Gassee to PC makers: You can have the BeOS for free

In a decisive and bold move, Be CEO Jeanne Louis Gassee has issued a challenge to PC makers: Preload the company's BeOS on your PC systems and it's free.

Yup, free. And it's worth looking into.

The BeOS is a beautiful and blazingly fast operating system for Intel machines that uses a Macintosh-like user interface with all-new 32-bit underpinnings. From a programming/technical standpoint, it is easily the most elegant OS ever created. It supports symmetrical processing, multithreading, and all the other technical buzz-terms you can think of. It boots in about 10 seconds and shuts down in about a third of that time. And it can coexist peacefully with Windows. As a test, I installed the full BeOS R4 on my Pentium II 400 last night in a dual boot scenario with Windows 98: It took all of 10 minutes from start to finish. There isn't a viable OS on the planet that can compete with that.

So what's the problem? From the user's standpoint, it's software. The BeOS doesn't come to the table with a full complement of games, applications, and server software like Windows does (even Linux fares better in this regard). But the rudimentary stuff is all there, from word processors and text editors to email, graphics and multimedia software. From the PC maker's point of view, Be represents a bit of a problem because of their agreements (both documented and understood) with Microsoft Corporation. And though Be has always positioned its OS as something that can work with Windows, and not compete with it, this week's revelations from Gassee change everything.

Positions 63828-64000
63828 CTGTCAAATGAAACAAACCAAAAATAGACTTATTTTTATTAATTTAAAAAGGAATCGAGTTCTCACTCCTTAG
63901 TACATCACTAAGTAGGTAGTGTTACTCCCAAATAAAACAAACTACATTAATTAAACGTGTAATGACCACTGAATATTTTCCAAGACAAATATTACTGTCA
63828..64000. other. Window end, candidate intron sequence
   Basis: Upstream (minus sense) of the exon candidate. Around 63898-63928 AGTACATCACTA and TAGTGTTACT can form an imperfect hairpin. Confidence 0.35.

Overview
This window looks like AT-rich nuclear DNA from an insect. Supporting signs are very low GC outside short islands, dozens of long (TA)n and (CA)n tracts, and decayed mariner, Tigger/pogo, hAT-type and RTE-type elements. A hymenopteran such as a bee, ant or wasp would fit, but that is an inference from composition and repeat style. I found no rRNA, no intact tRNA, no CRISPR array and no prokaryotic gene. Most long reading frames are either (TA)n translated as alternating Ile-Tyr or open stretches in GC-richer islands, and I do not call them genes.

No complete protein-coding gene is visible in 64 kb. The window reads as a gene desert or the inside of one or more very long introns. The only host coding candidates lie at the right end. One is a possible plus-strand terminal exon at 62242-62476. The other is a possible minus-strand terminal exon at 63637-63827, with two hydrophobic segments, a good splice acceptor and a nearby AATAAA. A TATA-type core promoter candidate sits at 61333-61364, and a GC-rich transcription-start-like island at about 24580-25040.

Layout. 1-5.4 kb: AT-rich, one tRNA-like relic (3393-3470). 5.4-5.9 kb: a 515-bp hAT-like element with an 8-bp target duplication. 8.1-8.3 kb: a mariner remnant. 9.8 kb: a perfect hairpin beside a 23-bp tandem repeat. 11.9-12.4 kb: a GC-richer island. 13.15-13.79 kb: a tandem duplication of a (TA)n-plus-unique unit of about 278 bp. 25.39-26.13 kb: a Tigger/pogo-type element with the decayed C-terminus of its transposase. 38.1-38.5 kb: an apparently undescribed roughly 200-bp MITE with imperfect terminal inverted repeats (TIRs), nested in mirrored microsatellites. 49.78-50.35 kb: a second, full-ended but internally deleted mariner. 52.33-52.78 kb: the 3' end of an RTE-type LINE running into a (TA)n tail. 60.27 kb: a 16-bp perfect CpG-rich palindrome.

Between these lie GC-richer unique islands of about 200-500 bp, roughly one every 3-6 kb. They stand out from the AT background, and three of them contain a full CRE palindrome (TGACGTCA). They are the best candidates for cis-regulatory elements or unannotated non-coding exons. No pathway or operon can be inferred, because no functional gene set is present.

"We started with a thought experiment," Gassee says. "We end with a real-life offer for any PC OEM that's willing to challenge the monopoly: Load the BeOS on the hard disk so the user can see it when the computer is first booted, and the license is free. Help us put a crack in the wall."

This cry to arms comes at a good time for Be: Microsoft is embroiled in the fight of its life with the government and PC makers are, for the first time, feeling free to step outside of the Redmond sphere of influence. As for Be, it's losing bid to be acquired by Apple Computer has led the company into perilous waters and a world where Linux gets the press as the alternative OS-du-jour. Maybe this will turns things around for the company

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